Developers behind a proposed downtown Nanaimo hotel could consider alternative measures if they can’t get shovels in the ground by the middle of this month.
Utah-based PEG Developments has plans to build a $23-million nine-storey Courtyard by Marriott hotel at 100 Gordon St., a vacant piece of land across from the Vancouver Island Conference Centre.
Construction on the hotel was expected to start earlier this year, but PEG has delayed the project because of rising costs. If construction doesn’t begin before Dec. 31, PEG’s building permit will expire.
In an e-mailed statement to the News Bulletin, Ali Monson, PEG’s director of public relations and marketing, said that if construction hasn’t started before Dec. 16, the company could begin exploring other options.
“We may look at proposing some alternative measures at that time. While having to apply for another round of steep permit fees could impair the viability of the project, we are committed to exploring creative solutions and, where possible, working with the city to find compromises that will allow the project to move forward,” Monson said.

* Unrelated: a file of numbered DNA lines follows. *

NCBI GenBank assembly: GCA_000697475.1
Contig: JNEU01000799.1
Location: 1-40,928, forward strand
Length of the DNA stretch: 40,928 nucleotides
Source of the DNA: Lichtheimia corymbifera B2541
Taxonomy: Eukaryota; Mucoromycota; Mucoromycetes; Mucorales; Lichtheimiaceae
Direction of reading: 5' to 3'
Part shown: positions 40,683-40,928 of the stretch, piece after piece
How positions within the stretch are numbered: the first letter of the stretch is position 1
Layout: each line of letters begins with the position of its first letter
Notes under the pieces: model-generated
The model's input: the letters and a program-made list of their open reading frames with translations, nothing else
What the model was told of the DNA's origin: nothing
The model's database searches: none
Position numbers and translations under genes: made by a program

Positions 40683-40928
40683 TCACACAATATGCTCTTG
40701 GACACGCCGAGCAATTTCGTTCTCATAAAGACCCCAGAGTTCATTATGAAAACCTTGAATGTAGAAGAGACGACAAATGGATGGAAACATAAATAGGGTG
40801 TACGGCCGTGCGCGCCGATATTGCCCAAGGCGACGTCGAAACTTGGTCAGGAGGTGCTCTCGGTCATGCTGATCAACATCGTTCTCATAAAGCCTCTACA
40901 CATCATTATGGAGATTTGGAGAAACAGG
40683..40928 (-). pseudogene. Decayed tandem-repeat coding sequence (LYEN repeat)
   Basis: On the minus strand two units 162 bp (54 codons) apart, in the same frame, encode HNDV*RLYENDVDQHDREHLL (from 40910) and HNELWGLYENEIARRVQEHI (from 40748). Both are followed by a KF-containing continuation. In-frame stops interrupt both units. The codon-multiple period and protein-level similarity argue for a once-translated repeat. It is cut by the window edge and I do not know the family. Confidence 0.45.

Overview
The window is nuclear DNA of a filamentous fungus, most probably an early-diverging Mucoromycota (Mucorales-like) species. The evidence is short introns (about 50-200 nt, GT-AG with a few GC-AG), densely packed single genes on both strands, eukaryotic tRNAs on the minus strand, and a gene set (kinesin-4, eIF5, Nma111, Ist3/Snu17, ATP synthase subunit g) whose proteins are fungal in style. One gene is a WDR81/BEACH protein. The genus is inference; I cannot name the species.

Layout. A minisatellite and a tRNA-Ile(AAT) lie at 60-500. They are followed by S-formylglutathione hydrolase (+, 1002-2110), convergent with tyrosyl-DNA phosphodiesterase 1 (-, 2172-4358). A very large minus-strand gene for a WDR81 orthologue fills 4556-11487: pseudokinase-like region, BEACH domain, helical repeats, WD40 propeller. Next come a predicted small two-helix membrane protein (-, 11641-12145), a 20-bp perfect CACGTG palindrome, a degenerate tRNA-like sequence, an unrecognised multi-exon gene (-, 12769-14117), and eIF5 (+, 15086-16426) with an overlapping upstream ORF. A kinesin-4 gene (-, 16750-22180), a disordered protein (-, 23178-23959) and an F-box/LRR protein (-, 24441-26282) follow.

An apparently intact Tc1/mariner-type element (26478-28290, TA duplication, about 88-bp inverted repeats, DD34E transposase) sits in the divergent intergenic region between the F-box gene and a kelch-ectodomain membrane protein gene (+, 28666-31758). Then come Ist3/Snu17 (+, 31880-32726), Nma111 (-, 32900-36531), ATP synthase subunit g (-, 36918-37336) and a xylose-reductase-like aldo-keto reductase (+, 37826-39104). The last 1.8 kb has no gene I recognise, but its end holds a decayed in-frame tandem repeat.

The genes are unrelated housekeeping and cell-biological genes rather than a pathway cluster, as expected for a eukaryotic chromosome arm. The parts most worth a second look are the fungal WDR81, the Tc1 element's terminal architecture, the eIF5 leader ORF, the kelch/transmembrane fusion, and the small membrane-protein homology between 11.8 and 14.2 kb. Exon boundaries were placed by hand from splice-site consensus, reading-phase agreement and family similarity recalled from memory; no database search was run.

A meeting between PEG and the city has been scheduled for Dec. 16.
If PEG fails to begin construction on the hotel before the end of the year, it will have to apply for a new building permit and will be required to pay development cost charges. The firm will also be forced to submit revised design work that meets the province’s 2020 building code.
Monson said PEG continues to “push” towards breaking ground on the hotel project before Dec. 31 and that she can’t disclose further details regarding the company’s alternative measures.
“We are not going to speculate until we can connect with the rest of our stakeholders,” Monson said.
PEG bought the Gordon Street property from the City of Nanaimo in 2017. As part of the deal, the city has the option to repurchase the property for $750,000 if PEG hasn’t begun construction by Dec. 7. Any decision to repurchase the property would be made by council.
Coun. Ian Thorpe said while council could buy the property back, he doesn’t think that will happen without a lengthy conversation and input from city staff.
“This is just my opinion, but I don’t see us rushing to exercise that option,” he said.
Thorpe said councillors have n0t received any updates on the project and don’t know “what is going on” with PEG other than what has been reported in the media.
“Now, we’ve got some deadlines looming and I have not heard anything different, but certainly, it is fair to say that we are all worried,” he said. “It’s been very disappointing that nothing has happened at this point and the longer it goes on, the more you begin to wonder and doubt.”
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